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We are not immune to doubting our salvation. . .


Earlier this month I spent four days at a Trappist monastery in upstate New York.  It was a wonderful, soul-refreshing experience.  (I know, you can’t imagine me being quiet that long but ha! I was!)

I happened to be in the Abbey Church for All Saints where an older monk delivered an All Saints sermon.  Each day I would see him shuffle his way to the pulpit to read a lesson, so diligently did he flip that light switch on that illuminated the missal.  As he spoke, incredibly slowly, his loud voice pierced the silence.  It is an occupational hazard of pastors to listen, perhaps too intently, to other people’s preaching.  I think we, in general, try to listen with grace rather than criticism, but our ears are trained to hone in on the good news– the freeing gospel message that we so diligently and deliberately proclaim for our own flocks.

So anyway,  this sweet elderly monk began a story about when he was a serviceman in Vietnam and how the subject of the Catholic faith would often arise in the barracks as well as in foxholes.  Being that it was All Saints he continued with a story about a holy woman who had the particular gift of discerning who would spend how much time in purgatory.  The tale he told relegated one woman to a mere 1000 years in the place of temporary punishment, while another person, unfortunately, would never find their way out.  Neither subject’s particular sins were recounted so I had no way of deciding where I might fall on the scale of “need for refinement.”  The thought that crossed my mind in that sparsely populated Abbey Church that morning was “Thank God for the doctrine of justification by grace through faith.”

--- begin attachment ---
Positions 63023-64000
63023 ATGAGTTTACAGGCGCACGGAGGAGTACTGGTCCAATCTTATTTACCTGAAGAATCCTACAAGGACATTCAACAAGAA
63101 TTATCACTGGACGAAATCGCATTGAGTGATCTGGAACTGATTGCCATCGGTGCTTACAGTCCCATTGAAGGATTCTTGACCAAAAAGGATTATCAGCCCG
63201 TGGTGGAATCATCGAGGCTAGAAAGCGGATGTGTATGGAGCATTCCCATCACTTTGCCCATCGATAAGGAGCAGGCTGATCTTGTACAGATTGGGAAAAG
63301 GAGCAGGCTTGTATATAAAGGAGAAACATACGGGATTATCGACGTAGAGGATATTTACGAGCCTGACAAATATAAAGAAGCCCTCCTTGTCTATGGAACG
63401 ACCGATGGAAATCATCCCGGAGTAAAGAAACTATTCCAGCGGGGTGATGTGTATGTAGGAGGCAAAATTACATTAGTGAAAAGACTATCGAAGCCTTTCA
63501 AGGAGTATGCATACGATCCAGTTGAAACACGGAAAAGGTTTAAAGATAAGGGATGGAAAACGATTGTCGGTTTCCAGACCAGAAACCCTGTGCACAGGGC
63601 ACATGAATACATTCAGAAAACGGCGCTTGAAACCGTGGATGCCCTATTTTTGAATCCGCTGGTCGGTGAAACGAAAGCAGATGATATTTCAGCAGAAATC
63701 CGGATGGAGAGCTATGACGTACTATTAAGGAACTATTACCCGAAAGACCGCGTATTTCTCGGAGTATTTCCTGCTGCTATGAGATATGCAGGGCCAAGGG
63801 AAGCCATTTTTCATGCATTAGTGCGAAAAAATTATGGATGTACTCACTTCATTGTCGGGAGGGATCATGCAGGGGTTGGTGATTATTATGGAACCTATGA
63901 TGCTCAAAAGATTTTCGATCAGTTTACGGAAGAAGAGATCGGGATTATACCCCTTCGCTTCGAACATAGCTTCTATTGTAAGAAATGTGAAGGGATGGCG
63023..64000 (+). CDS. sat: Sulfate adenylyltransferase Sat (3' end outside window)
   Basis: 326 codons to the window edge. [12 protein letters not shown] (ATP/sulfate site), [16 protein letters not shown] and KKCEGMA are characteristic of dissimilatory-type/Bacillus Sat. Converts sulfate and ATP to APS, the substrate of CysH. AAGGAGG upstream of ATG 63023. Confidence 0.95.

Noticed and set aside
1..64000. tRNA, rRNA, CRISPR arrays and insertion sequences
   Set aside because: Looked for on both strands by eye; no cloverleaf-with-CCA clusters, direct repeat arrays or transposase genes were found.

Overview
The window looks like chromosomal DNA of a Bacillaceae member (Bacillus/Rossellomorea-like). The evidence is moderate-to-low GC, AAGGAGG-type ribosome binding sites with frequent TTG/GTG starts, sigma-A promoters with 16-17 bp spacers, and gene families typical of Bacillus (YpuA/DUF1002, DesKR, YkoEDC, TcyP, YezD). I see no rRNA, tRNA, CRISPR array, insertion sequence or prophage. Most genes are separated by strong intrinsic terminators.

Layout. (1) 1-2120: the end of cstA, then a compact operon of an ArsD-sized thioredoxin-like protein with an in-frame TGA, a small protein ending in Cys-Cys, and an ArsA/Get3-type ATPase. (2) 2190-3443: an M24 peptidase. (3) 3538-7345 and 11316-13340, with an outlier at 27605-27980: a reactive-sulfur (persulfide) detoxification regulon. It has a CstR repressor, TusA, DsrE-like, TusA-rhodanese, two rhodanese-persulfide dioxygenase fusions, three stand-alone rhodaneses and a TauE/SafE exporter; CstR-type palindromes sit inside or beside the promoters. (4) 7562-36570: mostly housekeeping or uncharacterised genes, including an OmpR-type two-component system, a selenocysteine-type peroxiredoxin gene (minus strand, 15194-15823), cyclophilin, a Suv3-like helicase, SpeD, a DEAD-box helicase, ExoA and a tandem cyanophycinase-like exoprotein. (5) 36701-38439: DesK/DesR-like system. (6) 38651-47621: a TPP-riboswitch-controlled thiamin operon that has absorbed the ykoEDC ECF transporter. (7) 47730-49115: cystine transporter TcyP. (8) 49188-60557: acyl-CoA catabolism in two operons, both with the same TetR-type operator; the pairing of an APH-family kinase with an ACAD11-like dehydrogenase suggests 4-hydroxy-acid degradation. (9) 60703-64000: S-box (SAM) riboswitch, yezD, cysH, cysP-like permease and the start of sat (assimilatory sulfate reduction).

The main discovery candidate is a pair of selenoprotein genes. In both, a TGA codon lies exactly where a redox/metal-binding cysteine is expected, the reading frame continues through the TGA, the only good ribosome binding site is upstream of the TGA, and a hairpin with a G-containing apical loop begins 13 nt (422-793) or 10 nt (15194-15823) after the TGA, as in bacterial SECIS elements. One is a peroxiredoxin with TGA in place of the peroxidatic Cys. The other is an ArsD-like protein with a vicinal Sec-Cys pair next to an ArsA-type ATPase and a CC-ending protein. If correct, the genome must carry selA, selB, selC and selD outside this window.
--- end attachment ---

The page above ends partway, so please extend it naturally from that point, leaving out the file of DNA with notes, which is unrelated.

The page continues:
As Lutherans we are taught to rely solely on God’s mercy and grace for our salvation.  Christ alone!  Faith alone!  Grace alone!  Hallelujah!  But, even Lutherans are not immune to doubting our salvation.  We still have original sin biting at our heels. . . we still have a deep desire to do this thing on our own. . . we have still have a tough time (let’s be honest) accepting the free gift of GRACE.  The idea of purgatory casts a serious seed of doubt in the heart of the believer.  What if, we wonder?  Have I done enough to warrant God’s grace?  Am I good enough?  Am I lovable enough?  Will I end up paying for all my stupidity and sin in an in-between place for all eternity?  Doubt floods in.  Denial of the promises of God take hold in our hearts.  Self-loathing, insecurity and a waning hope ensue.

Grace is not for the dead, my friends.  Grace is for the living— the breathing– the moving– the being– the ones who cling to the promises of the Lamb of God who takes away the sin of the world.  The dead are fine!  Don’t worry about the dead, they are A-OK!  Rather, trust in God’s grace that you are forgiven and free, just because God says so!  But more particularly because  of what your Lord and Savior did for you on the cross!  Do not let your doubts take over. . . you are loved and freed from sin, death and the devil!  (If you’re still not sure. . . take a quick look at how Martin Luther rails against the notion of purgatory in the Smalcald Articles , The Second Article- he pulls no punches about it being a ploy of the devil to make people doubt their salvation.)

Rejoice in Jesus Christ!  You are free and forgiven.  Thanks be to God!


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